About Funerals

From the Directory for Worship in the Book of Order, PC(USA):

W-4.0701: Witness to the Resurrection
In Baptism each Christian shares in Christ’s dying and rising, and receives the promise of eternal and abundant life in Him. We understand the Christian funeral to be the completion of Baptism. In the face of death, we affirm with tears and joy the good news of the gospel and the hope of the resurrection. We do not grieve in isolation, but are sustained by the power of the Holy Spirit and the community of faith.

W-4.0702: Policies for Funerals
The session may establish general policies concerning services on the occasion of death, providing for funerals that are simple, dignified, expressive of good stewardship, bear witness to resurrection hope, and convey the centrality of Christian community.

W-4.0703: Setting for the Service
The service of witness to the resurrection is most appropriately held in the congregation’s usual place of worship, demonstrating continuity with the community’s faith, life, and hope. When there are important reasons not to hold the service in the usual place of worship, it may be held in another place, such as a home, funeral home, crematorium, or graveside. It may be observed on any day, and may, with the approval of the session, occur as a part of the Service for the Lord’s Day. The service may take place before or after the committal of the body. The service is under the direction of the minister of the Word and Sacrament of the congregation in which it is held. Others may be invited to share in leadership at the discretion of the minister of the Word and Sacrament.

W-4.0704: Order of Worship
When a member of the community dies, the body of the deceased will be buried, cremated, donated for medical use, or otherwise disposed of in a responsible and reverent manner. Ordinarily the family of the deceased, members of the community, and the pastor(s) of the church will accompany the body of the deceased to the place of disposition, engaging in prayer, blessings, and other acts of worship.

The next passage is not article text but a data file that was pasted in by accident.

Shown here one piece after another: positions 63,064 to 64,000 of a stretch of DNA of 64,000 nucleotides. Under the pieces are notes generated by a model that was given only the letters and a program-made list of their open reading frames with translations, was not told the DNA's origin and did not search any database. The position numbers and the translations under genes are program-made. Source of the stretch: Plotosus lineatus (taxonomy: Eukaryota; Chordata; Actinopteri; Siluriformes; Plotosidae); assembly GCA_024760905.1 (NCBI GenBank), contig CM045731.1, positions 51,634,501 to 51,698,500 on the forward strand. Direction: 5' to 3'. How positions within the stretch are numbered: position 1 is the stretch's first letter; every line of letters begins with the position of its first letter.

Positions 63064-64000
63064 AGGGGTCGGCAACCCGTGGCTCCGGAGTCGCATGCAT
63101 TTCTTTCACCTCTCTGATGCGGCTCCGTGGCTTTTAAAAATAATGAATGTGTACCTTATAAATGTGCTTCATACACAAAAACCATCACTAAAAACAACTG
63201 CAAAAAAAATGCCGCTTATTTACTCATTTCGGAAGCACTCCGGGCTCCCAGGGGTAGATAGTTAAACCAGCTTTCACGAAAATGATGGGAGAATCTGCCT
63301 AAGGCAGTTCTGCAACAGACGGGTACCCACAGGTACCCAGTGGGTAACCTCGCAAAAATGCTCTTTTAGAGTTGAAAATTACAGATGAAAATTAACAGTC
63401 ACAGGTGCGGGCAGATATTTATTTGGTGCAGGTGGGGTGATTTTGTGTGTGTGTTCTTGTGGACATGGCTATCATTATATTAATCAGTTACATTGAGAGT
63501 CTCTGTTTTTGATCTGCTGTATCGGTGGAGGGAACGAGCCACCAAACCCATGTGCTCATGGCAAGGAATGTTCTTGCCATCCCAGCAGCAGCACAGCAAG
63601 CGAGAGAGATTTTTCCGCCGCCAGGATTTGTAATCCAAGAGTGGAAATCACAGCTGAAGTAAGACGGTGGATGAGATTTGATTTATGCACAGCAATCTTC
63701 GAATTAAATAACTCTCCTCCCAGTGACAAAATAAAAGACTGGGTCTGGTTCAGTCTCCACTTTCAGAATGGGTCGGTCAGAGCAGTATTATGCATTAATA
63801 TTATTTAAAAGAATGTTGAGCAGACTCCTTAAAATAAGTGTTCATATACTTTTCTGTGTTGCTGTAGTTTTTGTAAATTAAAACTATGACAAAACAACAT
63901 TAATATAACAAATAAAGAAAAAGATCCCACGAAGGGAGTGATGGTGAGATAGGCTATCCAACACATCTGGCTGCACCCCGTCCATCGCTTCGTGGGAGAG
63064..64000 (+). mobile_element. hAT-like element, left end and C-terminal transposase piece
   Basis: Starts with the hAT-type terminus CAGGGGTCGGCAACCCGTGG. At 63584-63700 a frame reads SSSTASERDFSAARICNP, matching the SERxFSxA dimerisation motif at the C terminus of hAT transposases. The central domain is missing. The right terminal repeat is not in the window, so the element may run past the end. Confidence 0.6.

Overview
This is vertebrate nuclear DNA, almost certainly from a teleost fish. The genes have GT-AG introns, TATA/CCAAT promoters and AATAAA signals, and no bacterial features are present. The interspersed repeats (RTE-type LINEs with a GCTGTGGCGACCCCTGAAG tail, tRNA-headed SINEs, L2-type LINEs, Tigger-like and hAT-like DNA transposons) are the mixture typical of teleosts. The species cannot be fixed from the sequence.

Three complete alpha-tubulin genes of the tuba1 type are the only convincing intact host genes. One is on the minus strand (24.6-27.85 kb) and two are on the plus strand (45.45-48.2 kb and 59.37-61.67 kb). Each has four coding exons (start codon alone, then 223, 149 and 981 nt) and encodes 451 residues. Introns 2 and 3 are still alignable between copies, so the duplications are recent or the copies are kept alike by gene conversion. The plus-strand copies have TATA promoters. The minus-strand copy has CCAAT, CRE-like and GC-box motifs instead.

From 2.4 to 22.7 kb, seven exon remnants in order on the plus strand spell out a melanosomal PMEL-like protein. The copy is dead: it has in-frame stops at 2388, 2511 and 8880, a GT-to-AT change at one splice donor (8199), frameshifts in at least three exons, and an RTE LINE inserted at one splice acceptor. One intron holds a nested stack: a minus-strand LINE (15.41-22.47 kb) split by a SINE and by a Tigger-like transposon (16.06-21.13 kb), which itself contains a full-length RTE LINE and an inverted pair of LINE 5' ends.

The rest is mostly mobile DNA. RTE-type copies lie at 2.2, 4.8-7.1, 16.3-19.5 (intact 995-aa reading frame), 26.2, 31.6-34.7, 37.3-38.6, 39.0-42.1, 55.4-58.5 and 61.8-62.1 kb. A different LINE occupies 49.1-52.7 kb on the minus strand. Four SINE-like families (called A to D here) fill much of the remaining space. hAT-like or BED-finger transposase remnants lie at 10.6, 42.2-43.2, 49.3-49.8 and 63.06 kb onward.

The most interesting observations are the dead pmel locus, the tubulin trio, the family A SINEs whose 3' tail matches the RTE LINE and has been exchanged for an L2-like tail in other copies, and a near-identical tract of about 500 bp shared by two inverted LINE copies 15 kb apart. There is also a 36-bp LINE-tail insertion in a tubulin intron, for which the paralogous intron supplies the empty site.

As a part of accompanying the body to the place of disposition, or at another time before or after this takes place, a more full service of worship may be held. The service begins with sentences of Scripture, bearing witness to the resurrection and the living hope we have in Christ. Worshipers may sing hymns, psalms, and spiritual songs that affirm our faith in the resurrection, everlasting life, and the communion of saints. The act of confession and pardon may be included as an opportunity for healing and reconciliation. Scripture is read and the Word is proclaimed, expressing our trust in the risen Lord; an affirmation of faith may follow. Prayer is offered: giving thanks to God for life in Christ, the promise of the gospel, the life and witness of the one who has died, the comfort of the Holy Spirit, and the presence of the community of faith; making intercessions for those who grieve, those who minister to the bereaved, and all who suffer loss; asking for faith and grace in this time of loss; and concluding with the Lord’s Prayer (if not included in the eucharistic liturgy). The Lord’s Supper may be celebrated, with the approval of the session. The service ends by commending the one who has died to the care of the eternal God, committing the body of the deceased to the place of disposition (unless this is performed at another time), and sending the people forth with God’s blessing.

The casket or urn may be covered with a pall, a symbol of being clothed with Christ in Baptism. The service may begin at the baptismal font. If using a paschal candle is part of the practice of the congregation, it may be placed near the casket. Music directs attention to God and expresses the faith of the church. Flowers and other decorations reflect the integrity and simplicity of Christian life. The service may include other actions common to the community of faith and its cultural context, provided that these actions do not distract from the Christian understanding of death and resurrection. Fraternal, civic, or military rites are to be conducted separately.

Order of Service

[Placing of the Pall]
Sentences of Scripture
Psalm, Hymn, or Spiritual
[Confession and Pardon]
Readings from Scripture
Affirmation of Faith
Prayers of Thanksgiving, Supplication, and Intercession

[The Lord’s Supper may be celebrated at this time.]         

Procession (Psalm, Hymn, or Biblical Song)